Thus, a distinction should be made between the actors involved in the process. On the one hand, as far as the data providers are concerned, they are only likely to make financial, organizational, administrative or mechanical contributions that are not considered to be capable of founding the inventive step. The same applies to the system operator if he does not select the relevant result, but if he does he may be a co-inventor.

On the other hand, the programmer and the data trainer are both potential co-inventors. Although the margin for the programmer remains narrow. Indeed, it tends to be considered that the programming operation alone, as such, is part of the general knowledge of the person skilled in the art, so that it cannot be the basis of an inventive activity. Programming may nevertheless be part of the inventive step if it is linked to the purpose of the invention. This may be the case if it is carried out with a view to providing a technical solution to a technical problem: if it requires a specific implementation of the algorithm (i.e. specifically adapted to the internal functioning of the computer) or if it is a matter of applying the said algorithm to a given technical field. In any case, it is the data trainer who is most likely to be qualified as the inventor, because it is up to him to direct the  system towards the desired result: he can select the data, the algorithm, and the parameters, check the performance of the system, and make the necessary corrections if necessary, in order to produce the most optimal performance, while keeping in mind the objective of the invention.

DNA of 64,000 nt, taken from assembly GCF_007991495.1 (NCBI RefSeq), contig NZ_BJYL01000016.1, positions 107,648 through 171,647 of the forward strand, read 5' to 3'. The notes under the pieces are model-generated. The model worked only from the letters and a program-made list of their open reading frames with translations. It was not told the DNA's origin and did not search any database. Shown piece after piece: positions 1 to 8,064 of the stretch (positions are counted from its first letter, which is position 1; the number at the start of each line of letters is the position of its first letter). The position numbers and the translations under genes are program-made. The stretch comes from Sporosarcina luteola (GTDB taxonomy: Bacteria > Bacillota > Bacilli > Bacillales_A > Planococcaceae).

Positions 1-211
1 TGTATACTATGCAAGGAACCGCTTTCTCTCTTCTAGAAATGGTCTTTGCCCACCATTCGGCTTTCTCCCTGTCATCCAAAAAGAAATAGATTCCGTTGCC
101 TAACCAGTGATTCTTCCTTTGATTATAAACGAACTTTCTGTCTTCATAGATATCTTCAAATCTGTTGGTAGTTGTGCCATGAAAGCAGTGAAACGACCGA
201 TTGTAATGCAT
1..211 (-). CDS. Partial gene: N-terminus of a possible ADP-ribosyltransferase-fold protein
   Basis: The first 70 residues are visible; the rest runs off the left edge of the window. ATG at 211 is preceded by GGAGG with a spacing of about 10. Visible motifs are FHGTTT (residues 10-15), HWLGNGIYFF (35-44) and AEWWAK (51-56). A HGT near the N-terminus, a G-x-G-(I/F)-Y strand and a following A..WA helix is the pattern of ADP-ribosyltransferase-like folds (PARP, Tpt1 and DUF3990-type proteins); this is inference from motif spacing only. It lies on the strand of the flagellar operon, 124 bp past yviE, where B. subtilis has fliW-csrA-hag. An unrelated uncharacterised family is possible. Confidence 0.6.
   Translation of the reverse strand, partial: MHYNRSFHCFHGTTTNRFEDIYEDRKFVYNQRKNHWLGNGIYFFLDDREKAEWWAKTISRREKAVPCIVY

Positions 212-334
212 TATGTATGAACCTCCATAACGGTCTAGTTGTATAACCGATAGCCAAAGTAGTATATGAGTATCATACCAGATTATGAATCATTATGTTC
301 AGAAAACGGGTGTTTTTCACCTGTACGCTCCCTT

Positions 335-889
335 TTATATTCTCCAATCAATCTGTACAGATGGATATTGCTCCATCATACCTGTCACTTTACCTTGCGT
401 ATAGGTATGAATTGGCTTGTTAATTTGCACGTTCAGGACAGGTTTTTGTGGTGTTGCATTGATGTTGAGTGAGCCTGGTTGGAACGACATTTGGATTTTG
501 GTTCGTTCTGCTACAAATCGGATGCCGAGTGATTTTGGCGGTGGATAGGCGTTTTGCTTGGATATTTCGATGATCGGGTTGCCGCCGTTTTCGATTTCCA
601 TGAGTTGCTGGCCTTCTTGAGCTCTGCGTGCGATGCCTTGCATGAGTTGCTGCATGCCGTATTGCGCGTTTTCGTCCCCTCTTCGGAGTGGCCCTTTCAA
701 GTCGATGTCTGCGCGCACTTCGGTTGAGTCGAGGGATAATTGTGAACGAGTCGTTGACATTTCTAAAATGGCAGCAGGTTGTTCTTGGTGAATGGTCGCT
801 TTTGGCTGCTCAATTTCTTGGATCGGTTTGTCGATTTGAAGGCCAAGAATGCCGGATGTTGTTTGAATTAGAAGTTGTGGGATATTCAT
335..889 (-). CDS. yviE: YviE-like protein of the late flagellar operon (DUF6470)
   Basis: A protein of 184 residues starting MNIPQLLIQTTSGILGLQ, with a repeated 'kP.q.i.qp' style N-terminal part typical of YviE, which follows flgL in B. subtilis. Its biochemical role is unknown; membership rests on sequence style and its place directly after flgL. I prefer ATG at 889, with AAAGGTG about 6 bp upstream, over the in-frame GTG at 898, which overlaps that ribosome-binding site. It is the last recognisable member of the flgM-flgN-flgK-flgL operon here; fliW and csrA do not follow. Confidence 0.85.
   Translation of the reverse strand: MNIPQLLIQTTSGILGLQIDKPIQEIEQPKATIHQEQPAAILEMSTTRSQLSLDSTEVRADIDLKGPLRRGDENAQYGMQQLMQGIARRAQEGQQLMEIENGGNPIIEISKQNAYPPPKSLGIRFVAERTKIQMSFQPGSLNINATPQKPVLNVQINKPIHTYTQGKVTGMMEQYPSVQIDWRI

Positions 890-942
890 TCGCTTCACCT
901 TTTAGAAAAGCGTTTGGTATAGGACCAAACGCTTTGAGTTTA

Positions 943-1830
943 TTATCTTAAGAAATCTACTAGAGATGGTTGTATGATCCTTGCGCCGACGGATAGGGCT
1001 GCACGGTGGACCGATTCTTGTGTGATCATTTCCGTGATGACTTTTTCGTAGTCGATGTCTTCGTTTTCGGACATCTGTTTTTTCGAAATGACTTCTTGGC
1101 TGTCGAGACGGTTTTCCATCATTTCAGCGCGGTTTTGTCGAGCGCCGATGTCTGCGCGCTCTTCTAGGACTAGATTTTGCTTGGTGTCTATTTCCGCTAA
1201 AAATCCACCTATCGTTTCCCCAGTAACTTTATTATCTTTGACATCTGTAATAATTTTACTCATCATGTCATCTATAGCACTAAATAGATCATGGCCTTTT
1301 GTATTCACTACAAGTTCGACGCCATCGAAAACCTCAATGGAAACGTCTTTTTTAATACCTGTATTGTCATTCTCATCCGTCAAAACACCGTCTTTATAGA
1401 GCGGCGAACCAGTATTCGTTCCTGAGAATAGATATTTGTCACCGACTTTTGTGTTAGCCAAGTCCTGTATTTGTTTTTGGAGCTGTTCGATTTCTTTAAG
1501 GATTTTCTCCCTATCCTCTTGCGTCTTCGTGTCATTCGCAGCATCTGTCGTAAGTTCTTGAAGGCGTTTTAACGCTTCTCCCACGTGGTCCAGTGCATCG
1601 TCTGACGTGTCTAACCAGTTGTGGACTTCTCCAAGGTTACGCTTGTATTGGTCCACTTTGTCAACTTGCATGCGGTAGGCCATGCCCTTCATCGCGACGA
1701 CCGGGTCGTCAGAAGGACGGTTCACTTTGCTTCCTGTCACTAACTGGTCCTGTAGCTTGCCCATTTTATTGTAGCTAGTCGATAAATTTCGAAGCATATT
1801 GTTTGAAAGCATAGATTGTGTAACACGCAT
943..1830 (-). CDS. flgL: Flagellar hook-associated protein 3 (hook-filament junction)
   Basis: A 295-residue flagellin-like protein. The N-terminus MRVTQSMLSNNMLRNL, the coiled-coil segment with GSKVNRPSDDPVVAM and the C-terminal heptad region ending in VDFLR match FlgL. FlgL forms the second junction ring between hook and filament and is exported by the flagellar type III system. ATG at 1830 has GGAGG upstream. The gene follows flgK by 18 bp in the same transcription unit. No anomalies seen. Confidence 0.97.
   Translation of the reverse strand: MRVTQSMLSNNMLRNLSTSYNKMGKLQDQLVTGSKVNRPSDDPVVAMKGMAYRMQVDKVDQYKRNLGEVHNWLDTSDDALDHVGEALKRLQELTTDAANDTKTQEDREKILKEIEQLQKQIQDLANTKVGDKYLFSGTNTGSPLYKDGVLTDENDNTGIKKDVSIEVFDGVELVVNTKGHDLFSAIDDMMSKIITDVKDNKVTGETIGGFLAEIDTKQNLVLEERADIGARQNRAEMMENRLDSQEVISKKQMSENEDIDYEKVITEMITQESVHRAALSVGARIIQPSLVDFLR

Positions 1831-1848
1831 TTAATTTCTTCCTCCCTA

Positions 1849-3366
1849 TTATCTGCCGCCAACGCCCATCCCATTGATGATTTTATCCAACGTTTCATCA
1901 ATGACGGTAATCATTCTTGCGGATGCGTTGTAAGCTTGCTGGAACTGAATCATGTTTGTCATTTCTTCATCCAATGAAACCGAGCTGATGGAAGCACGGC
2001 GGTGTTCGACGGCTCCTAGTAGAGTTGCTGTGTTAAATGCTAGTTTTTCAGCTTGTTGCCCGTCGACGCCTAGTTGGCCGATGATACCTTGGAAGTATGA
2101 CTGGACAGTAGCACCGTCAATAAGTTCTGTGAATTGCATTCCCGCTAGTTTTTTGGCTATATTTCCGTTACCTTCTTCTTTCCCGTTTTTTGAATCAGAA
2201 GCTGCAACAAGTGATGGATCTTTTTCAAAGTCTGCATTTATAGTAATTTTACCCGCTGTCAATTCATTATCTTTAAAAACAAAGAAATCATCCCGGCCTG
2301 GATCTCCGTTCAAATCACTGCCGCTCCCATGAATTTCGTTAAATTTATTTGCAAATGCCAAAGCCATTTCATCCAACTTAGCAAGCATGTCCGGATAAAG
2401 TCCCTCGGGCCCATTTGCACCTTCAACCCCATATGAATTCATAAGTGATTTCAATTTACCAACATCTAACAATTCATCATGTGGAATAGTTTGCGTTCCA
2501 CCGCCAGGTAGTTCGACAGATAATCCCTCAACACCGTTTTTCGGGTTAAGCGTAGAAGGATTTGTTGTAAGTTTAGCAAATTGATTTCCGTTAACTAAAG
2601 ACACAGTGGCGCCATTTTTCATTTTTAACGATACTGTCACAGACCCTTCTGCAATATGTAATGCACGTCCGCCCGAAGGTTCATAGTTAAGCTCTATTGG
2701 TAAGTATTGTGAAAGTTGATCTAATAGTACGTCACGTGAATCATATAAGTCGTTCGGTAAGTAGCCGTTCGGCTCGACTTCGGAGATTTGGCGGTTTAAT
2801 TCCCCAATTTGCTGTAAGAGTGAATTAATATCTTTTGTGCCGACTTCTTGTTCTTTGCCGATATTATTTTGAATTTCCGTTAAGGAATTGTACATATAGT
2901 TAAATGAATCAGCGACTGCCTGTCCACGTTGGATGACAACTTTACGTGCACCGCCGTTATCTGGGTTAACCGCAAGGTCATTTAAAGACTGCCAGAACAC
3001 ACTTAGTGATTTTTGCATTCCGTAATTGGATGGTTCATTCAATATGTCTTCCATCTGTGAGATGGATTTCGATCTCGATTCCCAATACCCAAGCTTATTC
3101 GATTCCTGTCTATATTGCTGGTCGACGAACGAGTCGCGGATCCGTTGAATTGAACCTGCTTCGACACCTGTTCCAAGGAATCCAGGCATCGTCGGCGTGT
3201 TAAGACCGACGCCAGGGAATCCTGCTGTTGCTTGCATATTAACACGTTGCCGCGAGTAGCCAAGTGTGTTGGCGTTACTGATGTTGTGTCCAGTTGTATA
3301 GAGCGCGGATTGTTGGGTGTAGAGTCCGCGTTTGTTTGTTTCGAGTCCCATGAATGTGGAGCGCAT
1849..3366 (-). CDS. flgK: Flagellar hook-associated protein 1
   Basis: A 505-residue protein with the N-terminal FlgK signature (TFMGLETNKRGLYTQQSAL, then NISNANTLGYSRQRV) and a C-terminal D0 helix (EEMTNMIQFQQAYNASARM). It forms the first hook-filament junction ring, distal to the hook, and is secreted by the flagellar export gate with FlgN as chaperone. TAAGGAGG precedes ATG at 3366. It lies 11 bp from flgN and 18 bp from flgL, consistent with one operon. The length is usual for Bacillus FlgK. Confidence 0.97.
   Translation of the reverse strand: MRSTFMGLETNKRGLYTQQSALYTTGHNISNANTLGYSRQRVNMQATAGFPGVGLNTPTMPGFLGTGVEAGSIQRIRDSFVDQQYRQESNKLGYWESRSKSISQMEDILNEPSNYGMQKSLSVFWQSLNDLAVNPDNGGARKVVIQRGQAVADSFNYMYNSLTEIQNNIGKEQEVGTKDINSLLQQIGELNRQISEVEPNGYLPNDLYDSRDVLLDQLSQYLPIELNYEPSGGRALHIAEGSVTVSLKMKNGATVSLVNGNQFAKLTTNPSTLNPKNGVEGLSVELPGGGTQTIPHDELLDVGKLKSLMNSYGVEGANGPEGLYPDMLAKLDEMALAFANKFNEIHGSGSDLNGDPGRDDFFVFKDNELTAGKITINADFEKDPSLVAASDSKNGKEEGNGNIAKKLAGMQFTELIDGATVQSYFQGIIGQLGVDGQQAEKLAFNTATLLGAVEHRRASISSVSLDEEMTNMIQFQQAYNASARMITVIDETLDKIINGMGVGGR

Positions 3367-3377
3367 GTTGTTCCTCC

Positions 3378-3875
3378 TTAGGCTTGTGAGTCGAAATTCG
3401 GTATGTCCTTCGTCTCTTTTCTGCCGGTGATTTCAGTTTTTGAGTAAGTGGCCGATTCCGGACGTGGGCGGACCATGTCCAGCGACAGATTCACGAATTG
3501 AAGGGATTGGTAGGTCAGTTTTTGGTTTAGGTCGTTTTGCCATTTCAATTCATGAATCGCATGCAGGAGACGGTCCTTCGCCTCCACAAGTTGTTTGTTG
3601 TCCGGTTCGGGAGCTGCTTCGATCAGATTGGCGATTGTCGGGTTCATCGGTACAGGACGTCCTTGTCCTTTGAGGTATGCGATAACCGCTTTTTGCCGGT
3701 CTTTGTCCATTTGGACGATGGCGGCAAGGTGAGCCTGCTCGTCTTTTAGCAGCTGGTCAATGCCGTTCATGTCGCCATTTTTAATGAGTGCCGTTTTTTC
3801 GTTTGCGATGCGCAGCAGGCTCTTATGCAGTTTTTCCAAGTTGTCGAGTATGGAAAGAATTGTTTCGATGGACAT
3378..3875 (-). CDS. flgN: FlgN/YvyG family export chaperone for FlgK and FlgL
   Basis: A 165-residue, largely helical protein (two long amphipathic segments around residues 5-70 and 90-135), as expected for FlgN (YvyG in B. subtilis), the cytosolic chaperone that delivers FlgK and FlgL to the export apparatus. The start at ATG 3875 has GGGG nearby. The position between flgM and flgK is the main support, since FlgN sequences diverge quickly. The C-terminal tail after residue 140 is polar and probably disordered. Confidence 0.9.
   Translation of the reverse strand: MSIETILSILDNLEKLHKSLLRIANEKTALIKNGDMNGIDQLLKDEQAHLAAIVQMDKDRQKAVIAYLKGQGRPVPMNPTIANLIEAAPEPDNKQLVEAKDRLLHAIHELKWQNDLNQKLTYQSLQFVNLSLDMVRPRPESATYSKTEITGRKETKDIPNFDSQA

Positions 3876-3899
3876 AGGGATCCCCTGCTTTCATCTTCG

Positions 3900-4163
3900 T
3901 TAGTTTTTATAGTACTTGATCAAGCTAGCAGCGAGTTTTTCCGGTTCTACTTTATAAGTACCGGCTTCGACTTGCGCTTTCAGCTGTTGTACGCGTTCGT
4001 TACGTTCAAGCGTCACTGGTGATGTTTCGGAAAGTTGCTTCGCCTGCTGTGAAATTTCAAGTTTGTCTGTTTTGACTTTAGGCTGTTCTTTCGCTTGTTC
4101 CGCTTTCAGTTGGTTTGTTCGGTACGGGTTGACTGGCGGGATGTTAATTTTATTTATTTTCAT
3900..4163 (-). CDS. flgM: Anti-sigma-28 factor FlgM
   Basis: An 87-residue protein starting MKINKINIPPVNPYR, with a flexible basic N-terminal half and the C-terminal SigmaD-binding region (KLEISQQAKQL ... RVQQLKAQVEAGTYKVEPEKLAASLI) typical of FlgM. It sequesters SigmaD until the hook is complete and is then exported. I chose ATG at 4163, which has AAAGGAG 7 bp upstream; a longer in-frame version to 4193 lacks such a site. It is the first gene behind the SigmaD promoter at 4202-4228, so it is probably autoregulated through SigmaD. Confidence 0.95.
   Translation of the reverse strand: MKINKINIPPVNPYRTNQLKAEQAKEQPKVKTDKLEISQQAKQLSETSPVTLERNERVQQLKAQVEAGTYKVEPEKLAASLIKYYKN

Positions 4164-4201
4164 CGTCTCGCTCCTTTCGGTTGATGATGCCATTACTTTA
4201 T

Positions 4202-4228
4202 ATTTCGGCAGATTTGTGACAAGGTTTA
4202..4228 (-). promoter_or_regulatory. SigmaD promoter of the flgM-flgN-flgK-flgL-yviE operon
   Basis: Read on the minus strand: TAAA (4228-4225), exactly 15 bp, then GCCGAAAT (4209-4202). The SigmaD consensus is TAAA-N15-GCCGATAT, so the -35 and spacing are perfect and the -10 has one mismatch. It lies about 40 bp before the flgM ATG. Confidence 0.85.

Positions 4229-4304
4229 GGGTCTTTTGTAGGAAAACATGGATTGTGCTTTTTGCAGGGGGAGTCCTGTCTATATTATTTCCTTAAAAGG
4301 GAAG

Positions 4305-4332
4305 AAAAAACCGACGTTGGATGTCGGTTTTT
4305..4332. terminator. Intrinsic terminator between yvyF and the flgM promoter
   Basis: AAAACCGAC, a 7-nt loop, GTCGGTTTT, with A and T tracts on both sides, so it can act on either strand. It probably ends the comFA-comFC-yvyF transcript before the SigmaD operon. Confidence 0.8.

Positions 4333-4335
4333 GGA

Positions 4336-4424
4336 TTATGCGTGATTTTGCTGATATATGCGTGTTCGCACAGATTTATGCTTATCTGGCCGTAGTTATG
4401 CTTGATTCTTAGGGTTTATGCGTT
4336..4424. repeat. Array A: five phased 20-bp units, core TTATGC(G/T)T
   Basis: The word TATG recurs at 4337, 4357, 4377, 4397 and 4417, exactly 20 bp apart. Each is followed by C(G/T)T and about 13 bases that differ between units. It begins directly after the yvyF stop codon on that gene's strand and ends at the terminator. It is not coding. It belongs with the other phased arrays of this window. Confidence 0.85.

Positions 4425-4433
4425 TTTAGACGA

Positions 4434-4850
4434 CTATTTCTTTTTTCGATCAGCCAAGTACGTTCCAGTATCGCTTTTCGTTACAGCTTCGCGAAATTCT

Last but not least, AI has the potential either to reinforce the tendency to objectivize to the point of negating the inventor or, on the contrary, to allow a return to a search for genius. In this sense, the issue raised by the Dabus case is ultimately fundamental. If one recognizes that  can “be” an inventor, or that an invention can do without a human inventor, this amounts to denying the very existence of a certain human genius in favor of an all-out objectivist logic. One would then come to question the very philosophy of Patent Law, its purpose, by considering that the law no longer rewards an inventive activity, but rather an inventive approach in which the equipment used could make the difference. Conversely,  could also lead to a refocusing on the human activity at the heart of the inventive process, in order to continue to protect inventions resulting from an inventive activity, so as to avoid making the recognition of a patent right dependent on the equipment available. At the end of the day: Is man not “the measure of all things”, as Protagoras says?